Making U.S. food safe, I: FDA not moving fast enough

Published 13 June 2008

The recent outbreak of tomatoe-borne salmonella poisoning moved legislators to charge that the FDA has not made good on its promise last year to make food safer for U.S. consumers

U.S. health officials have not made good on their promise last year to make food safer, lawmakers and others said on Thursday, as investigations widened to find the source of the latest outbreak of Salmonella that has been linked to tomatoes. The number of reported cases of Salmonella was raised on Thursday to 228 in 23 states from Wednesday’s 167 in 17 states, including at least 23 hospitalizations. The infections were caused by Salmonella Saintpaul, an uncommon type of the bacteria. The outbreak is the latest in a series of incidents involving lettuce, peanut butter, and spinach, that have eroded public confidence in food safety and led to calls for change at the U.S. Food and Drug Administration (FDA). “These continued outbreaks are unacceptable,” Representative John Dingell (D-Michigan), chairman of the House Energy and Commerce Committee, said at a subcommittee hearing on Thursday. “To have (the FDA) come up and say they don’t know what to do about it or how much money they need or what resources they require is a shame and a disgrace.”

The Guardian’s Christopher Doering writes that the FDA, which oversees 80 percent of the food supply, issued a “food protection plan” last November that focused on preventing problems and targeting the riskiest areas in the United States and overseas. Since then, the FDA has been criticized for failing to produce a clear strategy and a reasonable estimate of what it would cost. The FDA’s Science Board, an advisory panel, has said the agency does not have the capacity to ensure the safety of the food supply. “As food borne illness outbreaks continue, FDA is missing valuable opportunities to reassure Congress and the public that it is doing all it can to protect the nation’s food supply,” Lisa Shames, a director on food and agriculture for the General Accounting Office (GAO), told the subcommittee. David Acheson, FDA’s associate commissioner for food protection, said that within six to eight weeks the agency would give lawmakers timelines and more specific goals for the next two years. He said budget restrictions hindered him from giving long-term cost estimates, but Representative Diana DeGette (D-Colorado ), countered: “We do believe that is within your statutory authority and furthermore we don’t see how the FDA can implement a plan if it doesn’t have cost estimates that go out over the life of the plan.” Acheson responded: “I understand your frustration. Will you allow me to explore that and see what I can provide?”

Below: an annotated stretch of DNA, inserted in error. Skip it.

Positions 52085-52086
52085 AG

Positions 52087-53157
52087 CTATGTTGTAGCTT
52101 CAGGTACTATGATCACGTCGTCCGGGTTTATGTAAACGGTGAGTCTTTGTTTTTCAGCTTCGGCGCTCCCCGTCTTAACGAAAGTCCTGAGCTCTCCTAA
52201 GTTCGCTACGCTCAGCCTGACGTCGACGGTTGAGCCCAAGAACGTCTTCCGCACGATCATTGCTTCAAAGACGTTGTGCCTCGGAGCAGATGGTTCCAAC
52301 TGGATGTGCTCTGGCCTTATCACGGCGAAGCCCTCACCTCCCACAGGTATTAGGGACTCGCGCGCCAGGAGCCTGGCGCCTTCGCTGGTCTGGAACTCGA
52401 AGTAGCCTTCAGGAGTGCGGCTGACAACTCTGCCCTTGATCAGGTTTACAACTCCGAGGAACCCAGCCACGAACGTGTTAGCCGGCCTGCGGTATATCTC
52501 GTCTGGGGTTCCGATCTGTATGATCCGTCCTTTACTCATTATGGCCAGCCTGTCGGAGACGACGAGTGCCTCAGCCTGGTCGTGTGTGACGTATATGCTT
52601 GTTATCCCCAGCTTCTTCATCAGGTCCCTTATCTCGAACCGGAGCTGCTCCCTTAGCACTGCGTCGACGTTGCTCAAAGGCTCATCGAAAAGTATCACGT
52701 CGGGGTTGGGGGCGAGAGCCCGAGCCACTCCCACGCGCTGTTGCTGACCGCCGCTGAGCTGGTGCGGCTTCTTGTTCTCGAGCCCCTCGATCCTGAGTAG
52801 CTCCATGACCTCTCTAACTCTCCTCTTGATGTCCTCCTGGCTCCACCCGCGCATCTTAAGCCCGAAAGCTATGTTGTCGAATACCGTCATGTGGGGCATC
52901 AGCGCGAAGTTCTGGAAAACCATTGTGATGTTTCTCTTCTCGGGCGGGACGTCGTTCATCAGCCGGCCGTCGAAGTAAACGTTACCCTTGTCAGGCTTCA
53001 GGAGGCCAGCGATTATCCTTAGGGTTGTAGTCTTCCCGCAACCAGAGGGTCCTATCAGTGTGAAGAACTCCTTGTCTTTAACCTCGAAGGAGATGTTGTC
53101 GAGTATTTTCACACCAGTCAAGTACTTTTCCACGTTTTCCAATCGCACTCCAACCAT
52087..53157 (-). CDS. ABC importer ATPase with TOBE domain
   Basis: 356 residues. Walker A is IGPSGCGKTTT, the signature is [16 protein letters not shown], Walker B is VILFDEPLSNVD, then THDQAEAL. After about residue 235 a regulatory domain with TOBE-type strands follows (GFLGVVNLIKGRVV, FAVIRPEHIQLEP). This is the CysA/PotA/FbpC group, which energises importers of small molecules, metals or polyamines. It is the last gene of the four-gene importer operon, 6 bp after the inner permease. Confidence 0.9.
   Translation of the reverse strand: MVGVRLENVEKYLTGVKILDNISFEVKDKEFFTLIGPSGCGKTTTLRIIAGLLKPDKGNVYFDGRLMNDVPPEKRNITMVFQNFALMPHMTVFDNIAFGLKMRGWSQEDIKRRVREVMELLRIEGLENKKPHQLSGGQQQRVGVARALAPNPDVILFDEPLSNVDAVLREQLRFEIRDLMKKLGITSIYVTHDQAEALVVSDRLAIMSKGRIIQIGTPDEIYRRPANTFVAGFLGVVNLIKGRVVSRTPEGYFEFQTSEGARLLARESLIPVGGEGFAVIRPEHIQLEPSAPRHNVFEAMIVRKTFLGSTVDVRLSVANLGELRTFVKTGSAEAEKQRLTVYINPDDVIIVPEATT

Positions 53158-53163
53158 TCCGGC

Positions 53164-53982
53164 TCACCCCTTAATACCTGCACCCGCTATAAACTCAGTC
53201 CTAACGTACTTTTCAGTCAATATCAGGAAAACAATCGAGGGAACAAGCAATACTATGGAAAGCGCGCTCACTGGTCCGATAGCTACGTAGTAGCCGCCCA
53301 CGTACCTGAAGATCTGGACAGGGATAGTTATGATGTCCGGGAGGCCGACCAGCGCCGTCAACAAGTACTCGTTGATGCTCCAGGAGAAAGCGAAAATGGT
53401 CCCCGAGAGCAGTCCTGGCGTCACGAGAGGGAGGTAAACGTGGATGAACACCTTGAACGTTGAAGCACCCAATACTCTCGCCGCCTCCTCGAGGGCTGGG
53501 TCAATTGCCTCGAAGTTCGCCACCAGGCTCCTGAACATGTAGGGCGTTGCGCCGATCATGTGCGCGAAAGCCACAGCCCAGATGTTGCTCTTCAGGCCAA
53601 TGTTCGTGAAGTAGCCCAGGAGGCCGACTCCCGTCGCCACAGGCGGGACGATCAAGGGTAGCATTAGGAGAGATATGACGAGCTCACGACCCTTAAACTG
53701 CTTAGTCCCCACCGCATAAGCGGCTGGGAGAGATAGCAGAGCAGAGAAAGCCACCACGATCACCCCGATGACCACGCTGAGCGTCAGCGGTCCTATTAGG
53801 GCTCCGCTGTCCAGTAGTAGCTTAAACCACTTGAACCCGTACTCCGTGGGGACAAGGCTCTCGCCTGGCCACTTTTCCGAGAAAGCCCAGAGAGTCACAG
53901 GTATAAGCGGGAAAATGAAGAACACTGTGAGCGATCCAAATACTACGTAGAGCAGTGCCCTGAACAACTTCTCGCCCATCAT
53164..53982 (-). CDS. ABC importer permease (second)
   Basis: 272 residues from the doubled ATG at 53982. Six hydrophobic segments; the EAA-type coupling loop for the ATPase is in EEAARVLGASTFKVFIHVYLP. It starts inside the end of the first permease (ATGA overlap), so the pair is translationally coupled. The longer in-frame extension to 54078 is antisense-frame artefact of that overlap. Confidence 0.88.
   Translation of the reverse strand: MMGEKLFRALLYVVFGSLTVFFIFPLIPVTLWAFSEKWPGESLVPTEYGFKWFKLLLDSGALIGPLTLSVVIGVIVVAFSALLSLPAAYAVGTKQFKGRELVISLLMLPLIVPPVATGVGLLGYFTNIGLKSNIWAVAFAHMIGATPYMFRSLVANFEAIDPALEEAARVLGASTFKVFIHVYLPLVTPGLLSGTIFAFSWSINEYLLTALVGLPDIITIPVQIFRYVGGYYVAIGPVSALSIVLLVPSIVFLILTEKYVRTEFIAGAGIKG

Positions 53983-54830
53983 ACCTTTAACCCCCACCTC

Concern about food safety has prompted dozens of hearings and bills from lawmakers seeking tougher standards. The FDA also has requested more funding. This week the Bush administration asked for an additional $125 million for food safety on top of the $42 million it was seeking for fiscal year 2009. Michael Taylor, a professor at George Washington University, said the budget increase was “a downpayment” and echoed calls by the FDA Science Board to double the food safety budget to $1.4 billion by 2013 to institute effective reform. For now, Taylor said FDA should “begin the shift from reaction to prevention and address some of today’s pressing food safety problems.” He urged FDA to identify the most urgent food safety problems and formulate strategies to improve them.